Description of author: A.W. Tozer was a pastor / writer from the 20th century (d. 1963). He was pastor of the Southside Alliance Church in Chicago for 31 years.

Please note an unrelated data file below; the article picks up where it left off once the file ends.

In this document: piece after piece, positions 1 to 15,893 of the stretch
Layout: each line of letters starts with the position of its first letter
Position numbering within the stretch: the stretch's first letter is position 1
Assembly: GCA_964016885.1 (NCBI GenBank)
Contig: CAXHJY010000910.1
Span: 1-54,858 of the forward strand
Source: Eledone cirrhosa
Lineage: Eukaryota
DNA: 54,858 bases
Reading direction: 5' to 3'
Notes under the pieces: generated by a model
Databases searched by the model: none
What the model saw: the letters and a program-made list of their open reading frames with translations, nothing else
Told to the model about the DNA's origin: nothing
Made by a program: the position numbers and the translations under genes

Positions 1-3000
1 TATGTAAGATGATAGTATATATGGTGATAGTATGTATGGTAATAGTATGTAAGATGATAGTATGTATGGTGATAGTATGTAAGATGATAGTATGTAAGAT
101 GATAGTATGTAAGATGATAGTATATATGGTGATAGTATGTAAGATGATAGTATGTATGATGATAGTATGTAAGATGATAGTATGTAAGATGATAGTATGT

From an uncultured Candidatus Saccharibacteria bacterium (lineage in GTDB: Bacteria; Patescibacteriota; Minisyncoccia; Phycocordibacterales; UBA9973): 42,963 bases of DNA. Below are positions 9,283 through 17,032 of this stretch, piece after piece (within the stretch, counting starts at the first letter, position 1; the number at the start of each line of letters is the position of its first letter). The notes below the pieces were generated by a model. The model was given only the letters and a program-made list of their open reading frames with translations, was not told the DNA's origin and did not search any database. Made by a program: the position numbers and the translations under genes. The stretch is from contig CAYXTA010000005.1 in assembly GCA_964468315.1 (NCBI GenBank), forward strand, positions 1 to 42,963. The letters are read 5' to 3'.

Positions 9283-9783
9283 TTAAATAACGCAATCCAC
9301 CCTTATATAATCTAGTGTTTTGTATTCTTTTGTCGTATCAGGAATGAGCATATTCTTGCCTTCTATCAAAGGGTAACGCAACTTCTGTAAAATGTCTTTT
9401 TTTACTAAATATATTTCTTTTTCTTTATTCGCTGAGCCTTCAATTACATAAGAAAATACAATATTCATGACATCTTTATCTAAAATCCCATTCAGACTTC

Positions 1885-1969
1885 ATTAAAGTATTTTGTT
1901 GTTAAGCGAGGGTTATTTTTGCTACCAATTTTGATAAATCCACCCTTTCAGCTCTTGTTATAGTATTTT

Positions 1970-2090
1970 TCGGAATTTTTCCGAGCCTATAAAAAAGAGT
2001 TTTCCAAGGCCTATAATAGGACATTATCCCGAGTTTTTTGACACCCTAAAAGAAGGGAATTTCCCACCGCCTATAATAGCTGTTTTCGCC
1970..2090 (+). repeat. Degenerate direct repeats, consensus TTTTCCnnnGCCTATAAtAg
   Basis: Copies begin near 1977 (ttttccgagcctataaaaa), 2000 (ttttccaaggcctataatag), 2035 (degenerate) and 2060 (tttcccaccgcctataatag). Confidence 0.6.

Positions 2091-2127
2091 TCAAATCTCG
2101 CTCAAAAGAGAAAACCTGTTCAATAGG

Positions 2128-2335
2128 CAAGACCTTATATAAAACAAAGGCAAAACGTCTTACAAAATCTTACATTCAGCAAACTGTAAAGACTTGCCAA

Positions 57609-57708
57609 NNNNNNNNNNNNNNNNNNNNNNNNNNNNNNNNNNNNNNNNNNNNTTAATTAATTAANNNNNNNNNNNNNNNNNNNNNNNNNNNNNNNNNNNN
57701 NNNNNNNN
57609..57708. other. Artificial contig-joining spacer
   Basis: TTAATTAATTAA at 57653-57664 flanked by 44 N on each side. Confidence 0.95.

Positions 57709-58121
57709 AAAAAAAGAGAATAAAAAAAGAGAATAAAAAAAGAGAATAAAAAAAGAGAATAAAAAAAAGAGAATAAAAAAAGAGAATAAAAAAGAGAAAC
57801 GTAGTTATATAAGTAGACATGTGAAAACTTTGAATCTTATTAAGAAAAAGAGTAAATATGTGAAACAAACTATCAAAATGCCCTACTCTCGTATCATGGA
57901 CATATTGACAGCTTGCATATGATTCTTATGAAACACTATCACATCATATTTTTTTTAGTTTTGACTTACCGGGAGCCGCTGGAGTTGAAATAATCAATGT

Comments: In the forward, Tozer poignantly states not only the theme of this book, but I dare say the theme of his entire writing ministry: God and men and their relation to each other – this I believe to be all that really matters in this world, and that is what I have written about here (p. 5). He describes, with typical Tozer clarity, what a spiritual man looks like (and what he does not look like). Though written a half a century ago, the reader is left with the impression it could have been written yesterday – it speaks so directly to the failure of the leaders of the church today. The first few chapters are a call for the true prophet-type preachers of old: They will make no decisions out of fear, take no course out of a desire to please, accept no service for financial considerations, perform no religious act out of mere custom; nor will they allow themselves to be influenced by the love of publicity or the desire for reputation. Much that the church – even the evangelical church – is doing these days she is doing because she is afraid not to. Ministerial associations take up projects for no higher reason than that they are being scared into it. Whatever their ear-to-the-ground, fear-inspired reconnoitering leads them to believe the world expects them to do they will be doing come next Monday morning with all kinds of trumped-up zeal and show of godliness. The pressure of public opinion calls these prophets, not the voice of Jehovah (p. 14-15; see also p. 23-24, 28-29). A sampling of chapter titles gives a good sense of all that Tozer covers in the book: Beware the File-card Mentality (p. 70); The Evils of a Bad Disposition (p. 74); The Use and Abuse of Humor (p. 79); On Backing Into Our Convictions (p. 94); Let’s Cultivate Simplicity and Solitude (p. 103). The arrangement, overall, of the short chapters (44 chapters in 133 pages) seems kind of random, though they all fit into the general category designated by the book’s title. My only concern with the book, as in most of Tozer’s books, is his tendency towards mysticism. On page 106 he makes these statements: Stay in the secret place till the surrounding noises begin to fade out of your heart and a sense of God’s presence envelops you . . . Listen for the inward Voice till you learn to recognize it . . . practice spiritual concentration. I agree with Tozer that we need to develop a quiet spirit, learn how to pray earnestly and continually, simplify our lives, etc., but I fear that he is here stepping into mystical waters that can easily sweep the believer away from the firm, objective ground of Scripture.